Since our massive fall of rain late in February, the Rock Farm has been undergoing a transformation. Aided by another 60mm of rain a fortnight later and a further 13mm a week after that, the grass (and weeds) are growing furiously.
The transformation off the farm is incredible also. People in our local village are upbeat, the threat of bushfires has eased, water tanks are full and gardens are a delight in colour.
On the farm, things have been busy. The early weaning of the calves is going well. They are getting two feeds of pellets a day – and are continuing to grow. With recent sale prices topping over 400 cents a kilogram, it is economic to continue feeding them for the time being. The only problem with feeding them regularly is that they are becoming part of the family….
The cows are also doing well. I continued feeding them for a week or so after the first rainfall, in order to give the grass a chance to recover. We have been rotating them through the paddocks giving them a chance to quickly graze the new grass and move on before it slows the grass recovery. The strategy seems to have paid off, because the pasture is responding well. As a bonus, this afternoon was the first time I had gone to move the cows, and they weren’t hungry enough to be interested in shifting! Great to see them with full stomachs again!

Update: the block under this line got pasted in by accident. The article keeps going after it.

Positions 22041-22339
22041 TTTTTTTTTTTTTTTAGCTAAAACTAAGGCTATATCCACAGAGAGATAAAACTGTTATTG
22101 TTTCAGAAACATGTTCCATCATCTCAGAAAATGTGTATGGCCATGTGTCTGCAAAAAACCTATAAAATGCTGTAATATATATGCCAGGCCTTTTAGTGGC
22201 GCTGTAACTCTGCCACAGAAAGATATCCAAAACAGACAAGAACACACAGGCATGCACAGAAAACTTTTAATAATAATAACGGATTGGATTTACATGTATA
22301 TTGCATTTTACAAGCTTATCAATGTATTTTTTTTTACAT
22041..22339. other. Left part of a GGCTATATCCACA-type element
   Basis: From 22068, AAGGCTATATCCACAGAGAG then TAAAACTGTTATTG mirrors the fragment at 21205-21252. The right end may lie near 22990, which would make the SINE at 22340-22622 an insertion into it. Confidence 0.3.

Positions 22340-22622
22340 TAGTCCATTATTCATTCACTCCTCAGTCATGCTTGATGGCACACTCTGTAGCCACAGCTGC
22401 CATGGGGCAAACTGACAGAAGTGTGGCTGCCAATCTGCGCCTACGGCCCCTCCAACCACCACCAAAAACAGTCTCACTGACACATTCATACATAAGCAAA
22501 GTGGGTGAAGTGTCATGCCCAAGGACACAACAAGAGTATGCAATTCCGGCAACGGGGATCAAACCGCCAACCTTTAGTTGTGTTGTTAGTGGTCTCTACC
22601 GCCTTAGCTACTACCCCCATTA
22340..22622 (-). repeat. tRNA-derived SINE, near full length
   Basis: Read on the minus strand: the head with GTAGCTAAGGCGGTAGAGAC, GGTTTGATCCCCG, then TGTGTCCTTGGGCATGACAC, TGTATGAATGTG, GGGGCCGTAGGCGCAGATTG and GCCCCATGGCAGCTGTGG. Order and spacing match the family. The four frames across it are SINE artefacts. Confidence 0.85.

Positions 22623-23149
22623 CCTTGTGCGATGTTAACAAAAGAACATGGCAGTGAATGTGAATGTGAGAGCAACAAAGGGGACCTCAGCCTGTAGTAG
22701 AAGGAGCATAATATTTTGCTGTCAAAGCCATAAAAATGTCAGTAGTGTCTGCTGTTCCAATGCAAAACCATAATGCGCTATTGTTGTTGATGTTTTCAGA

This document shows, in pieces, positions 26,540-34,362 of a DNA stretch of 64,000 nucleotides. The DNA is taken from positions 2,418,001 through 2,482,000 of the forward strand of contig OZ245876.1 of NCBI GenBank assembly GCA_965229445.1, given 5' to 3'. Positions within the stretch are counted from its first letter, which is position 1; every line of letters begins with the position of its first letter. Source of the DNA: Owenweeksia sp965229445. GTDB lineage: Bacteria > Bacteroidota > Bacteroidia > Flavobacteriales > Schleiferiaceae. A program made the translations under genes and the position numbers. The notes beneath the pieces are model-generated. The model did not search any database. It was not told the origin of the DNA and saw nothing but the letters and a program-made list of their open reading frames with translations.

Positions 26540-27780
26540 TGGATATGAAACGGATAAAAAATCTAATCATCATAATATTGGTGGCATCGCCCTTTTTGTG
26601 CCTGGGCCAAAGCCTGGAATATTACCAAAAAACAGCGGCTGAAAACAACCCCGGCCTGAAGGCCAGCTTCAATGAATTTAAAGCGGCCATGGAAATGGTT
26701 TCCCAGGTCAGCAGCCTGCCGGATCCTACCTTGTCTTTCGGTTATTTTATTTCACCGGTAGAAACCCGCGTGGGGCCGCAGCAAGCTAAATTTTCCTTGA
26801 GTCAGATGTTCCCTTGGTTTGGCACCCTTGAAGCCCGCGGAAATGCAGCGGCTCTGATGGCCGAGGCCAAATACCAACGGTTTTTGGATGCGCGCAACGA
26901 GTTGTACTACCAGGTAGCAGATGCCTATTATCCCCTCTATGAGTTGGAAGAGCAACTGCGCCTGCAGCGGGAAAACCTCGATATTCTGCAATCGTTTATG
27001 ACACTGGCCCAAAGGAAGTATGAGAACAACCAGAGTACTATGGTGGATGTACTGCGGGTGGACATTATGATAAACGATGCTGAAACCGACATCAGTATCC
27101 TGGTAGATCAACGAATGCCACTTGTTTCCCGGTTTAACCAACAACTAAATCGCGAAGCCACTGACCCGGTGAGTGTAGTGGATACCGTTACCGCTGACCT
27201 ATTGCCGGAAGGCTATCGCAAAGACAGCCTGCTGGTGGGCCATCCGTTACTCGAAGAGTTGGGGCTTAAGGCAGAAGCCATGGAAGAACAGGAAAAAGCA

It is such a glorious time of year, and we are enjoying talking walks around the place. The weeds might be thriving as well as the grass at the moment, but we will start to manage them soon. In the meantime, it is great to see life when previously the ground was dry and barren.
But with the growth comes new jobs. Soft ground has seen trees fall – requiring clearing of fences. I have spent a couple of days with the chainsaw tidying up trees and branches that have fallen, followed by re-tensioning fences and fixing broken wires. It is quite pleasant working outside in the autumn weather.
The one job I dislike though is mowing the lawn… Over summer, I had given the ride-on mower a service in the hope it might one day be used again, and even serviced the old push mower, installing a new throttle cable and wheels. I waited for a while before finally admitting that the grass did need cutting – and the need might have been hastened by the presence of a brown snake in the vegetable garden…
So I borrowed the neighbour’s horse, King. Funnily enough he got right on the job – and after a little altercation with Jo when he was distracted by the chook food, he did a magnificent job!
In the meantime, we join the world in watching the developments regarding the spread of Covid-19. Living out of town, with a creek that potentially cuts our access, we have always maintained a reasonable supply of food in our pantry, and medical supplies. We are extremely fortunate to have such a wonderful place to hold up for a couple of weeks if required. Stay safe please people – and wash your hands!